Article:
New Zealand bans Huawei 5G equipment due to 'national security' fears

National security risks’ New Zealand blocks use of Huawei equipment for 5G network

Reuters

His comments followed Chinese Foreign Ministry spokesman Geng Shuang saying the Chinese government hopes New Zealand "provides a fair competition environment for Chinese companies operating in New Zealand, and does more to benefit bilateral mutual trust and cooperation".

Huawei has been developing New Zealand communication networks since the implementation of 4G, investing NZD400 million, or over $270 million.

Australia banned Huawei and another Chinese firm, ZTE, from participating in its 5G network in August.

Huawei is a provider of network equipment to all of Europe's major mobile network providers, including companies such as Vodafone and BT in the UK.

If Spark did attempt to address the GCSB's concerns, the GCSB would then have to decide whether to refer the matter to the Minister responsible for GCSB, Andrew Little.

Spark is one of three main mobile network operators in New Zealand.

He had no issue with Huawei gear that's already in Spark and other telco's networks or, potentially, Huawei different technology being used in future upgrades; Spark could still work with Huawei to address the security risk with 5G, the GCSB Minister said.

The processes of challenging the GCSB decision, Brislen said, is slow, and Spark probably doesn't have the time.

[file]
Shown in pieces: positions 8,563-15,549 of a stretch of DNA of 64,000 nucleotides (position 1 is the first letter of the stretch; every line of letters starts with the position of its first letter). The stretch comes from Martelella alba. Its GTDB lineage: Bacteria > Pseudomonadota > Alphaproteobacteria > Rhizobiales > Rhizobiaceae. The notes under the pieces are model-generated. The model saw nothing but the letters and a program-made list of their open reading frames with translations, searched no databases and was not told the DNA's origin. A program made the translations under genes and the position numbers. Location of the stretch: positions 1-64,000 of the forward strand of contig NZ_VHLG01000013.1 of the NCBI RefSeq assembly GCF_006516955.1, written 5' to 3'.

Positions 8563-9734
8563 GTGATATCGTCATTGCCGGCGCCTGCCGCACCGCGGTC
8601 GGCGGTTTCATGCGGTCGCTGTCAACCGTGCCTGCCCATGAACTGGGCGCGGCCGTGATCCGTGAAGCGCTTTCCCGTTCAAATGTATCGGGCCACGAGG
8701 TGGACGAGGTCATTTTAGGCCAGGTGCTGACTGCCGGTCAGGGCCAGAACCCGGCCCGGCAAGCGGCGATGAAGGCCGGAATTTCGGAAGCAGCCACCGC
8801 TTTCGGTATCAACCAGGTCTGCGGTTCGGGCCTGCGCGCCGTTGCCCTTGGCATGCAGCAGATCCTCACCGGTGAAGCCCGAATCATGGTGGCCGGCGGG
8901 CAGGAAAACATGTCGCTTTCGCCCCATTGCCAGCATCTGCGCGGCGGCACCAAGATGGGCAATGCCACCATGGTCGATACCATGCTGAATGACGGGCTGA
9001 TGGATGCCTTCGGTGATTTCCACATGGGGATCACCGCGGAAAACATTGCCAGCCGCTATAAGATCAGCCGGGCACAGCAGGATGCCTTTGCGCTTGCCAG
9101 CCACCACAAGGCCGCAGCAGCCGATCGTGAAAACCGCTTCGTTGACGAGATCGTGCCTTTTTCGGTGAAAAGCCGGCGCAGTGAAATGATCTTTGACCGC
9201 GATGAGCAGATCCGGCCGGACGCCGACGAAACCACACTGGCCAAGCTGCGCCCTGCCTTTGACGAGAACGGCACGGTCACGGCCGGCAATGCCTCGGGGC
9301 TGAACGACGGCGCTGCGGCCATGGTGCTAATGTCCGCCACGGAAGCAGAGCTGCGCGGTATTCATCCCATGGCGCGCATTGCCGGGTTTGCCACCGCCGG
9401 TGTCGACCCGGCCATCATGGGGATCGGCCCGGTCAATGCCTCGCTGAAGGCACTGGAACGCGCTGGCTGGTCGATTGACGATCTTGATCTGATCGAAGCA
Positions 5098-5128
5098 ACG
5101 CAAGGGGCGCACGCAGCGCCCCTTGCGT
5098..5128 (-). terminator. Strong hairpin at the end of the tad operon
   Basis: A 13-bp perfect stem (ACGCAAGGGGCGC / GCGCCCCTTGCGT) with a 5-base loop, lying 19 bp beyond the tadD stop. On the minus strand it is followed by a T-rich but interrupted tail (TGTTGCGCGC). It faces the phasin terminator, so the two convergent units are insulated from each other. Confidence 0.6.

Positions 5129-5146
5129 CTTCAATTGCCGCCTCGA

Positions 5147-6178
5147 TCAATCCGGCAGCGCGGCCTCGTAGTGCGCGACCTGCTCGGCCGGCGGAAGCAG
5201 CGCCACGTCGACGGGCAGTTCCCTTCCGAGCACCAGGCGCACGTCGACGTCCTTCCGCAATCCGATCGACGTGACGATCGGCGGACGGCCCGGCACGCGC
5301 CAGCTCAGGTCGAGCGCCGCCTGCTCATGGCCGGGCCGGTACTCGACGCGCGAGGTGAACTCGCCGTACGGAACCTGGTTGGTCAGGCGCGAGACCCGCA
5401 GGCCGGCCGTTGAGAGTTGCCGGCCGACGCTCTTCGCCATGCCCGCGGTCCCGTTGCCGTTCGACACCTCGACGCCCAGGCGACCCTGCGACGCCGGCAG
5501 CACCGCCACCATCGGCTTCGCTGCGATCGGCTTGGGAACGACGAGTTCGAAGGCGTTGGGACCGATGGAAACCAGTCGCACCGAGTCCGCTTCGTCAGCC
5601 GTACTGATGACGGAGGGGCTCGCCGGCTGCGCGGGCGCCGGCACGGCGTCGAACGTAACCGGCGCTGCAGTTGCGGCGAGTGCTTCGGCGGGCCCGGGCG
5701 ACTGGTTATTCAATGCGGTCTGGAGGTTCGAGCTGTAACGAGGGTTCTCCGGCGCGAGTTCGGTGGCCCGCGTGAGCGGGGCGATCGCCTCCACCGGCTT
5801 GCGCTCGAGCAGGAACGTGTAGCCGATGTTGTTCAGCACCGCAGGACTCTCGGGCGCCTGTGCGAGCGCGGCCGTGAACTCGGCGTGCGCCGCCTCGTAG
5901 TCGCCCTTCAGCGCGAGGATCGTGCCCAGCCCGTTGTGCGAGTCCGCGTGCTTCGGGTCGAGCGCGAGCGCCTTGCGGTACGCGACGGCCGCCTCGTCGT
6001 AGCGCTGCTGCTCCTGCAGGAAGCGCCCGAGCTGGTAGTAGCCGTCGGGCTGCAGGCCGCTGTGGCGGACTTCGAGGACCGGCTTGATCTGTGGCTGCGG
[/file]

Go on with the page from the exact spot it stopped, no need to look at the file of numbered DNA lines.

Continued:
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Spark said it had wanted to use Huawei 5G equipment in its planned Radio Access Network, which involves technology associated with cell tower infrastructure.

"While we are disappointed with this decision, we are confident that the decision will not affect our plans to launch Spark's 5G network by 1 July 2020, subject to the necessary spectrum being made available by the New Zealand Government", Spark said in a statement.

"So in this day and age, we've got to make sure everything is done to protect our country from those risks".

Huawei's Bowater said he denied there was any evidence of wrongdoing by Huawei.

As part of an "extraordinary outreach campaign", U.S. officials have reportedly reached out to European and Asian countries where Huawei equipment is already in use, warning them about the "national security risks" posed by the Chinese firm.

But the GCSB's assessment that Huawei's 5G technology poses "significant national security risks" is "not a ban", Andrew Little told the Herald this morning. Recently, in the latest development over the U.S. sanctions, New Zealand has also restricted the use of Huawei's technology for next-generation mobile data network in the country.

"Huawei is aware of Spark's statement, and we are looking into the situation", a Huawei spokesperson said.

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